September 21, 1998


The mayor may be banning one of his own alimentary pleasures for a change, namely the smothered steak and collard greens at Sylvia’s uptown. City Hall sources say Giuliani is so outraged by what he considers Sylvia’s sponsorship of the “Million Youth March” that he’s promising never to eat at the famous soul-food stop again. But what sponsorship is Rudy talking about? “I’ve never sponsored anything,” says owner Sylvia Woods, who knew nothing of the mayor’s threatened ban. “I would hate for the mayor to even think for one time that we were upholding anything negative.” While it’s true that Khallid Abdul Muhammad held a press conference at the popular Harlem eatery on August 28, Woods is quick to point out that the restaurant was also used just days later by a multiracial coalition that publicly rebuked Muhammad (a conference he promptly crashed). Sylvia’s manager Clarence Cooper says it’s all a misunderstanding and that they neither support nor condemn any organization that rents their space. “Unfortunately, we were used as a building which serves the public,” he says, “and now we have to take the heat.” A spokesman for Mayor Giuliani says, “I haven’t heard anything about it.”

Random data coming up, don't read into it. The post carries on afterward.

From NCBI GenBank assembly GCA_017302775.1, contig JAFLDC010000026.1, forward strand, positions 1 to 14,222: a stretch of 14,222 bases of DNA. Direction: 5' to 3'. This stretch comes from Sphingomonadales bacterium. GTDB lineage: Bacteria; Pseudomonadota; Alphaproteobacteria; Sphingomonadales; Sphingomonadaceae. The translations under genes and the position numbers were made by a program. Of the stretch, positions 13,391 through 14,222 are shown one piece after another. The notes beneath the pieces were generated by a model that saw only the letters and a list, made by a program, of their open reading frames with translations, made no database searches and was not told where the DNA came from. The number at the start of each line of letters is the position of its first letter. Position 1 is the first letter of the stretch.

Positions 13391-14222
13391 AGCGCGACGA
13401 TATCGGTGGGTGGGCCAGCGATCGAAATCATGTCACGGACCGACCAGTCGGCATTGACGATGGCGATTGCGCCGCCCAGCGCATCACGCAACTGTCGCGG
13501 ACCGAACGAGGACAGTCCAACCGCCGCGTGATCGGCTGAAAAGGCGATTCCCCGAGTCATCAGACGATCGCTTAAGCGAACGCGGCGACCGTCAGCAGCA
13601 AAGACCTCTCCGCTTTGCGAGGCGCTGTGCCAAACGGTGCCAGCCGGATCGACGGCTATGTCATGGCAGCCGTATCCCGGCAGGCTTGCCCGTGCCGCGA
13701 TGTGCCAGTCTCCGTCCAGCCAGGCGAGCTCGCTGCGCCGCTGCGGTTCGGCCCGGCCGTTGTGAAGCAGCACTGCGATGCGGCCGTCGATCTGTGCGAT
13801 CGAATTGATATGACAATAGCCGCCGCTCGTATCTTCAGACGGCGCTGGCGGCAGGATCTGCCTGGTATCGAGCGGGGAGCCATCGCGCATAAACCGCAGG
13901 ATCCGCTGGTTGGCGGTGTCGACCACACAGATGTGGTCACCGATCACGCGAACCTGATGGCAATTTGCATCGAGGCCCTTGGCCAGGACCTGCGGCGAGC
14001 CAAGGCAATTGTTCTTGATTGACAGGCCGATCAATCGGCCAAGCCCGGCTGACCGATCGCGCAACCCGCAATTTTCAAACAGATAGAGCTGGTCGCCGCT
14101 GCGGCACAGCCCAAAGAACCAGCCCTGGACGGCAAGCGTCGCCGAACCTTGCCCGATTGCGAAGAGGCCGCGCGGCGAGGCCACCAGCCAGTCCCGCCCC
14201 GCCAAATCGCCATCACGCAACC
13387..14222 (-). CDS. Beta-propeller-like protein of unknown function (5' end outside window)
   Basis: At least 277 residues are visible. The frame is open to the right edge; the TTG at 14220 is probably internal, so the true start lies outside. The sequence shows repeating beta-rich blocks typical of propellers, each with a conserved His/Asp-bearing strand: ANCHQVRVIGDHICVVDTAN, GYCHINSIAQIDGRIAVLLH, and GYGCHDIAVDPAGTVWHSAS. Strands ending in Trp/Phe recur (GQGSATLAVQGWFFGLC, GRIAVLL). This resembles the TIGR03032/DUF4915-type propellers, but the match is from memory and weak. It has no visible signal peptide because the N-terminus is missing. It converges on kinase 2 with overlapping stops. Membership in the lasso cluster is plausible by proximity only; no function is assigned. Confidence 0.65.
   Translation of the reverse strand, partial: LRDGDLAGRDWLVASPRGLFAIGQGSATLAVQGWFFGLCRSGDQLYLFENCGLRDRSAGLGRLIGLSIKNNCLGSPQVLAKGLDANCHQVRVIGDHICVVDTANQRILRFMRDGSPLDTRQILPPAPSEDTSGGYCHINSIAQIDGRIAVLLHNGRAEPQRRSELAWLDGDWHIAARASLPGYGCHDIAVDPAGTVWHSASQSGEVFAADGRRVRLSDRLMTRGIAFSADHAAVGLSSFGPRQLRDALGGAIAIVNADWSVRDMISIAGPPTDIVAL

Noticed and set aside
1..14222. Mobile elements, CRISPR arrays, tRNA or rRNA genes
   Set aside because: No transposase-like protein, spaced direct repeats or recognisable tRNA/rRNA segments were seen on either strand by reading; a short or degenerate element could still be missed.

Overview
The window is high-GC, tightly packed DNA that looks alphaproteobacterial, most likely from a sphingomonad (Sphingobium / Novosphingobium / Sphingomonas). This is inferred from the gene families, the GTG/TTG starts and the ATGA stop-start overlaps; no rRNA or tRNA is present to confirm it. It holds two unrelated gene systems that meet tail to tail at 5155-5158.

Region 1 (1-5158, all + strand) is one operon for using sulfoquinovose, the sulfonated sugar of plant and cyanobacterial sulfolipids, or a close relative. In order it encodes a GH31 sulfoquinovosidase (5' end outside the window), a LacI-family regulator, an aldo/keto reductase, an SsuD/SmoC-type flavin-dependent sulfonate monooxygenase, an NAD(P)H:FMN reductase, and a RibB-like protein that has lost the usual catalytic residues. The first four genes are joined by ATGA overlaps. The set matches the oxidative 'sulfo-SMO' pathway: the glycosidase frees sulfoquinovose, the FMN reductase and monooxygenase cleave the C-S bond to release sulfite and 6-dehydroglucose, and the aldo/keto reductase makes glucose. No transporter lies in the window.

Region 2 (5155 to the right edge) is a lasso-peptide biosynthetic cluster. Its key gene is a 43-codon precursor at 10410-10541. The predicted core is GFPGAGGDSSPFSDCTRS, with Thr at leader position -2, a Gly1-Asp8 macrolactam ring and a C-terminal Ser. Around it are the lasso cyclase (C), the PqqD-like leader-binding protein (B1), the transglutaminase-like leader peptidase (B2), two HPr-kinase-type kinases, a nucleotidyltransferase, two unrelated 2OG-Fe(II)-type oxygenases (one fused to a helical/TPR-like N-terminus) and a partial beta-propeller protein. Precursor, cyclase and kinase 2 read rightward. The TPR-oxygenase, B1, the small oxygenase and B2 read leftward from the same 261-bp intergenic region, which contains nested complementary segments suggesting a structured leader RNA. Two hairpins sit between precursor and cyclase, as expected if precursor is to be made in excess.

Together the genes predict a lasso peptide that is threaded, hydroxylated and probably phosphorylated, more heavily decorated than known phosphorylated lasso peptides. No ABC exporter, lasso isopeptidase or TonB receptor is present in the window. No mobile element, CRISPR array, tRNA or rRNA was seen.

Reporters reporting on other reporters has become a growth industry – one we’ll happily add to by reporting on the latest in the game of musical chairs for media columnists. At the beginning of this month, the Daily News hired Celia McGee away from the New York Observer. Starting September 21, she’ll take over the media column Keith Kelly wrote before he jumped to the New York Post. (Meanwhile, over at the Times, Alex Kuczynski will start the media beat next month.) “Celia’s a very gifted writer and an aggressive reporter, and it’s going to put us way out in front,” boasts her new boss, Daily News business editor Scott Wenger. Observer editor Peter Kaplan didn’t know he was losing McGee until New York called, but he quickly wished her “congratulations” and said, “It’ll be a fun autumn.” Elizabeth Manus took over McGee’s publishing column at the Observer this spring, when McGee graduated to features.